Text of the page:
SummerSpark 2010 Conversations

Session 1

Peer mentoring programs that matter (Chris Renshaw) Room 110 -- If teachers understand that many students learn best when they teach- and learn from- other students, how can we create an environment where this sort of exchange is common? What are some of the difficulties in setting up a formal peer mentoring program, such as a writing center? How can we get student buy-in from the masses? Is this just an “English thing”, or can other content areas find a use for formal peer mentoring programs? What would such a program look like for a math or science department? What does a “successful” peer mentoring program look like?

Reflective Practice (Dolores Gende) Room 204 -- Do you encourage students to reflect on their own learning? What are the advantages of encouraging reflection? Is there a way to assess a reflection? What mechanisms lead to deeper reflections?
Session Resources:

Creating a Long-term, Global, Student-Owned Blogging Project (Christian Long) Room 207 -- What are the opportunities, limitations, and curriculum specifications for designing a blogging project that truly reaches out to the globe? How does the teacher alter his/her role to that of a mentor/guide, rather than the in-house expert? What are the time/management implications? How does one go about building a network of outside experts to participate and comment?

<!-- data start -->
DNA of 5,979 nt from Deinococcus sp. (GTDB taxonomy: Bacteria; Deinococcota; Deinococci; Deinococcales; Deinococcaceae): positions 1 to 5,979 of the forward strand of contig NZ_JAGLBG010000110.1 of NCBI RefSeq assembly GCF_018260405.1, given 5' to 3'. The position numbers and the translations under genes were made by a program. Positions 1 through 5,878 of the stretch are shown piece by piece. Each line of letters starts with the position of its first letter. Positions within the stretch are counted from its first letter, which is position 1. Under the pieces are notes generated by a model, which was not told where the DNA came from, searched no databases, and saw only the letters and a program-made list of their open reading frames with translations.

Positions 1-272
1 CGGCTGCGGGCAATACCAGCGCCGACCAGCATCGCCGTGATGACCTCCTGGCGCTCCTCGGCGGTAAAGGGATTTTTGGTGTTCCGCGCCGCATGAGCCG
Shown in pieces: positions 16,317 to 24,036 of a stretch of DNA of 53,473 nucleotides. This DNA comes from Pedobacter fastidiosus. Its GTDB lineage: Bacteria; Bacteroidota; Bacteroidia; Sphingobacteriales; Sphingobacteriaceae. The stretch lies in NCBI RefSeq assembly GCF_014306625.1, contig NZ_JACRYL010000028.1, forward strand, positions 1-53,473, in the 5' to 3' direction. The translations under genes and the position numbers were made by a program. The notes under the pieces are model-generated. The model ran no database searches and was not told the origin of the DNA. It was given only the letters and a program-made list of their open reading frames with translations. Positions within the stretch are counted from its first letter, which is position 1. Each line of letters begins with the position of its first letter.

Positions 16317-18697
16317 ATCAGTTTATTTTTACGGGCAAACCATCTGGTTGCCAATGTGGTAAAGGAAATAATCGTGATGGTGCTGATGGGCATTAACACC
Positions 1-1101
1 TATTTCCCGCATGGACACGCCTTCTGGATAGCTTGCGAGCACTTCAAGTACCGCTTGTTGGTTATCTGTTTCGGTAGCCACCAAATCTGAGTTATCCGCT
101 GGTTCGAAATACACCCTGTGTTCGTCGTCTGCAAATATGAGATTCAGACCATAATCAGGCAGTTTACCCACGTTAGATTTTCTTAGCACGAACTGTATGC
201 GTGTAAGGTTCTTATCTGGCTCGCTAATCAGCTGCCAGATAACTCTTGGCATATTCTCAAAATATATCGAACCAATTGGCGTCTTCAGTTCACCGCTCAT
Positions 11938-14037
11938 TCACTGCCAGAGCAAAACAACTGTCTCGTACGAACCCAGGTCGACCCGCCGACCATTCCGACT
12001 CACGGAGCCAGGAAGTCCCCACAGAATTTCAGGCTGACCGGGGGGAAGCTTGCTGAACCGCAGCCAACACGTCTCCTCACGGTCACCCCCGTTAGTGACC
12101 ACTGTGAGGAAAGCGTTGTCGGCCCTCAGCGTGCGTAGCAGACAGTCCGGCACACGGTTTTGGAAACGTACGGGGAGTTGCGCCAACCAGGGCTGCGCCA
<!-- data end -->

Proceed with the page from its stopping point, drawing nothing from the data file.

Session 2
High school students' view of a great classroom (Oakridge sophomores) Room 110 -- When is the last time you had an opportunity to sit down with students and talk to them about what teaching strategies work the best? Come talk to high school students about what they think makes a great classroom experience. Ask them questions about what motivates them to achieve and what engages and empowers them to learn. You may be surprised by what you learn.

The art of presentation and communication in today's world (Jason Kern) Room 207 -- From Presentation Zen and Universal Design to Ignite and TED talks, come share ideas on the best presentation and communication strategies. Every teacher should be a master communicator, how can we improve upon our presentation abilities and what types of skills should we be teaching our students?

Writing in the Science and Math courses (Dolores Gende) Room 204 -- Science and math are subjects that are not usually associated with writing. How can we create opportunities for creative writing in these courses? How can digital storytelling be meaningful in math and science?

Session 3
Change that Matters (Scott Floyd) Room 207 -- Media is loaded with headlines with politicians bashing schools and demanding "change." Old habits die hard, and it's even harder to convince stakeholders to change when their kids are successful with standardized testing. If schools are to change, what does this look like and how do we achieve it?